Guelder Rose, European Cranberry Bush, Snowball Tree (viburnum opulus)
2 grams (approx 58 seeds) £1.25
5 grams (approx 145 seeds) £1.85
10 grams (approx 290 seeds) £3.10
25 grams (approx 725 seeds) £7.00
50 grams (approx 1450 seeds) £12.00
100 grams (approx 2900 seeds) £20.00
Use the drop down button below to select the seed quantity
The Guelder Rose's flower is snowy white with flat heads which are 3 to 5 inches across. The flower is wheel shaped and the outer flowers have five petals and are sterile. The inner flowers are fertile and very small. They provide nectar for the insects that pollinate them. The berries are bright red and attract many species of birds that spread the seeds.
Germination, Sowing and After Care Information for
Guelder Rose (viburnum opulus)
First prepare a free draining substrate into which the seeds are to be mixed, this can be a 50/50 mixture of compost and sharp sand, or perlite, vermiculite or even just pure sharp sand has worked well for me. The chosen substrate needs to be moist (but not wet), if you can squeeze water out of it with your hand it is too wet and your seeds may drown and die.
Mix the seeds into the substrate, making sure that their is enough volume of material to keep the seeds separated. Place the seed mixture into a clear plastic bag (freezer bags, especially ziplock bags are very useful for this) If it is not a ziplock type bag it needs to be tied.
Write the date on the bag so that you know when the pre-treatment was started.
The seeds first require a period of warm pre-treatment and need to be kept in temperatures of at least 15 Celsius (59F) for a period of at least 10 weeks - it is not critical if it lasts a week or two longer than this. During this time make sure that the pre-treatment medium does not dry out at any stage or it will be ineffective!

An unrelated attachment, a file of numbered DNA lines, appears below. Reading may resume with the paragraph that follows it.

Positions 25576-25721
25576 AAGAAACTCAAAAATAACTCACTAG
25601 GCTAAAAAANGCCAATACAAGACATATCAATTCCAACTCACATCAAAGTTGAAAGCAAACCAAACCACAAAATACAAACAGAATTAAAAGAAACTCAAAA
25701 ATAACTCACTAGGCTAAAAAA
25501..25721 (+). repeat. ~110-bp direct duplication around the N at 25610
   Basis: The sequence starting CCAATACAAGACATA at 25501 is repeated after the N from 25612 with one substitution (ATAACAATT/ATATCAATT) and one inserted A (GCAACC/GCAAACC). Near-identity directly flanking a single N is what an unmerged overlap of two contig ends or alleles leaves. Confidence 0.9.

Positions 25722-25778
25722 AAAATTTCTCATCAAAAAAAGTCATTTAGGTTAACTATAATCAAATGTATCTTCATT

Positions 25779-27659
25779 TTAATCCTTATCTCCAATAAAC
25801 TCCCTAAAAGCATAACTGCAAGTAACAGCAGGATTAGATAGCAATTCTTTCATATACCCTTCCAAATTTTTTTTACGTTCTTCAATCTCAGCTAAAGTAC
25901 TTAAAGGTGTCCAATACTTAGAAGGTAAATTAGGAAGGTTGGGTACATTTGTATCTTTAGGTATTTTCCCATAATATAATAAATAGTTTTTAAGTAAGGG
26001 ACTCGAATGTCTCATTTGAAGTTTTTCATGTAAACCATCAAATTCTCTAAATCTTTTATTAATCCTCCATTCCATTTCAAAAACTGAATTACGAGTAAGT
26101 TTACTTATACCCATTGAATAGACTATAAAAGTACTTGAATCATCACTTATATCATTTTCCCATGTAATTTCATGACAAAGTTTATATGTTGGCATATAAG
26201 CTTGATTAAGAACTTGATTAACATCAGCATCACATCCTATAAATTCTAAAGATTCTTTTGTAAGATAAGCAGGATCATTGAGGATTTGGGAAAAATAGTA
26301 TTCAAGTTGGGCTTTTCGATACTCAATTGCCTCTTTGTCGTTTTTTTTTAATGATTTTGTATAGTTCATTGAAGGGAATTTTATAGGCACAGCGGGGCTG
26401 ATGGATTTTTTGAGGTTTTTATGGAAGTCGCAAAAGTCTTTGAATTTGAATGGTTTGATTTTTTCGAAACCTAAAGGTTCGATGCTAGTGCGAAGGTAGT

Next the seeds require a cold period to break the final part of the dormancy, this is easily achieved by placing the bag in the fridge (4 celsius or 39F) for at least 10 weeks, again if it is for a little longer it does not matter. It is quite possible for the seeds to germinate in the bag at these temperatures, if they do just remove them from the bag and plant them up - they are strong and will easily tolerate the disturbance. For small quantities I tend to just leave the seeds in the fridge and remove the germinated ones every few weeks and plant them up. I find that this way you can get the maximum number to germinate. Any remaining ungerminated seeds can have the whole warm and cold process repeated again -several times if necessary.
It has also been found that fluctuating pretreatment temperatures can give the best germination results and I have myself had excellent results by keeping the mixed seeds in a cold shed through the winter for the cold stage of their pretreatment and allowing the temperature to fluctuate naturally.
Germinated seeds can be planted in small pots,seed trays or plug trays in a good quality compost. Guelder rose has a mainly fibrous root system and is well suited to container growing.
Guelder rose has a 2 stage germination process. The germinating seed will grow a root approx 4 cm long in stage 1 then it needs to experience a long period of cold (such as the following winter for the second stage of germination to occur and for a shoot with leaves to appear above ground. Keep the partially emerged seedlings out of strong sunshine, well watered and weed free.
Growth in the first year above ground is usually between 10 and 30 cm but will accelerate in the following year. Allow them to grow for 2 or 3 years before planting them in a permanent position.